As a mediator of HR, XRCC2 also suppresses spontaneous chromosome abnormalities including breaks, deletions and translocations (Cui et al., 1999; Takata et al., 2001). Also, related to its function in HR, XRCC2-deficient cells are hypersensitive to a variety of DNA damaging agents that directly or indirectly yield DNA double-strand breaks, including ionizing radiation, DNA interstrand crosslinking agents such as mitomycin C (MMC) and cisplatin, aldehydes, tirapazamine and temozolomide (Evans et al., 2008; Jones et al., 1987; Park et al., 2016; Roos et al., 2009; Zheng et al., 2012). Another function of XRCC2 that is potentially related to HR is in promoting accurate chromosome segregation and preventing mitotic catastrophe (Cappelli et al., 2011; Daboussi et al., 2005; Griffin et al., 2000). However, it has been reported that XRCC2 localizes to centrosomes and it is possible that polyploidy or aneuploidy observed in XRCC2-deficient cells is associated with supernumerary centrosomes rather than a DNA repair defect (Cappelli et al., 2011; Daboussi et al., 2005; Griffin et al., 2000).
Associated with its function in HR, XRCC2 also plays an essential role in promoting normal development (Deans et al., 2000). This includes a function in promoting normal lymphocyte development (Caddle et al., 2008). Also, XRCC2 promotes survival of proliferating neural precursors in vivo (Orii et al., 2006).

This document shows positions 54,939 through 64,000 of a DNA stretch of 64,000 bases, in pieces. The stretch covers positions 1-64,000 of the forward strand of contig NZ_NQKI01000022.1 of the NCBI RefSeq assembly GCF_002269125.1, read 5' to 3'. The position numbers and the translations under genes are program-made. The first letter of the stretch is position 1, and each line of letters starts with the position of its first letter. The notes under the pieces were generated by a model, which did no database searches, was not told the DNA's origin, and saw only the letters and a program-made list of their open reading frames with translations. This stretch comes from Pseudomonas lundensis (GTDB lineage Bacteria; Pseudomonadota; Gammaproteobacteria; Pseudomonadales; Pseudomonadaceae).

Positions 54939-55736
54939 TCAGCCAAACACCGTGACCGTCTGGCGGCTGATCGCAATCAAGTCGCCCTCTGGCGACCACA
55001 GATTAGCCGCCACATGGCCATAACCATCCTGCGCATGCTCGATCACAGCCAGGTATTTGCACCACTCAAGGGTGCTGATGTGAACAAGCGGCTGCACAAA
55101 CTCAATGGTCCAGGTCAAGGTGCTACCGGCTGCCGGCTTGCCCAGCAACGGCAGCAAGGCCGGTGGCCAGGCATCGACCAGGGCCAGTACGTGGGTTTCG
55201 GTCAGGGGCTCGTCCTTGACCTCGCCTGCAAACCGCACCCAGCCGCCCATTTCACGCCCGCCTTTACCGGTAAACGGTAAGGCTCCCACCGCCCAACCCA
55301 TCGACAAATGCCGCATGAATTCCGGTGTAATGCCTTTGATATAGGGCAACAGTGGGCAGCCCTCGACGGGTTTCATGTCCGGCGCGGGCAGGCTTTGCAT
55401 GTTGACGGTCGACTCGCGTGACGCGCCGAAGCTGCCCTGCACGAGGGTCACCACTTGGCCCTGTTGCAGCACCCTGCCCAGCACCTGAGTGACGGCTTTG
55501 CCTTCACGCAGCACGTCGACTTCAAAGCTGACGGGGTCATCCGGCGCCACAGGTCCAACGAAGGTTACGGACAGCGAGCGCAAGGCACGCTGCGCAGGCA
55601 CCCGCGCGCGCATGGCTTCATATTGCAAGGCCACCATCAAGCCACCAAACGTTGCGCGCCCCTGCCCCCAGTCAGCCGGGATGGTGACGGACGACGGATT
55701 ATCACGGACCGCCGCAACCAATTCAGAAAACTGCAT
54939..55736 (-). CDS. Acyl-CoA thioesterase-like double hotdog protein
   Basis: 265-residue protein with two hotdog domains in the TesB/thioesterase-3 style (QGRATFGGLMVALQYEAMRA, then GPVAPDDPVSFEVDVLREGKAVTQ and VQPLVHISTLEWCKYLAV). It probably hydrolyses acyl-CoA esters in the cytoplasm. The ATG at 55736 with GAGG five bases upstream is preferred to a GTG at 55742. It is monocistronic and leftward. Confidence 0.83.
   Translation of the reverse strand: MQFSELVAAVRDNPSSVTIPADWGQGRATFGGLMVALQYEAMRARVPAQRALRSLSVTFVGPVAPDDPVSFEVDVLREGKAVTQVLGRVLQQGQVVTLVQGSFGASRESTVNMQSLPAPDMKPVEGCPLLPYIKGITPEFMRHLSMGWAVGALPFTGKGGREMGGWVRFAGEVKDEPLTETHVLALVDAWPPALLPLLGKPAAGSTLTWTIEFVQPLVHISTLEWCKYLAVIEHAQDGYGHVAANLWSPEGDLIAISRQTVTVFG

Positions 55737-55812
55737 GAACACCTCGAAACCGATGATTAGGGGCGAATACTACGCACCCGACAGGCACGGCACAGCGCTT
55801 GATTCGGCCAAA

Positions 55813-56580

Based on HomoloGene (NCBI), the following are homologs of the human XRCC2 gene (NP_005422.1, 280 a.a.):
Chimpanzee (Pan troglodytes) XP_001140134.1, 280 a.a.
Rhesus monkey (Macaca mulatta) XP_001108141.1, 280 a.a.
Dog (Canis lupus familiaris) XP_532771.3, 279 a.a.
Cattle (Bos taurus) NP_001095824.1, 280 a.a.
Mouse (Mus musculus) NP_065595.2, 278 a.a.
Rat (Rattus norvegicus) NP_001102685.1, 278 a.a.
Chicken (Gallus gallus) XP_418543.3, 278 a.a.
Tropical Clawed Frog (Xenopus tropicalis) XP_002932541.2, 282 a.a.



Generally, germ-line alterations in XRCC2 are quite rare. In the largest study to date, of 13,087 breast cancer and 5,488 control cases from the UK, a total of 11 truncating and 32 rare missense variants were found (Decker et al., 2017). A recent study functionally characterized breast cancer-associated variants and found that each of the truncating or frameshift variants displayed compromised activity, while most of the missense variants tested displayed a minor change or no change in activity (Hilbers et al., 2016). Notably, a bi-allelic germ-line nonsense mutation in XRCC2 c.643C>T encoding p.R215X is causative for the U complementation group of Fanconi anemia, FA-U (Park et al., 2016; Shamseldin et al., 2012).
XRCC2 was initially published as a low-risk breast cancer susceptibility gene, similar to other late FA genes such as BRCA1, BRCA2, PALB2 and RAD51C (Park et al., 2012). However, subsequent studies could not confirm these findings and also presented data that the initial missense classification based on bioinformatic prediction tools was not correct (see below -> Breast Cancer) (Decker et al., 2017; Hilbers et al., 2012; Pelttari et al., 2015).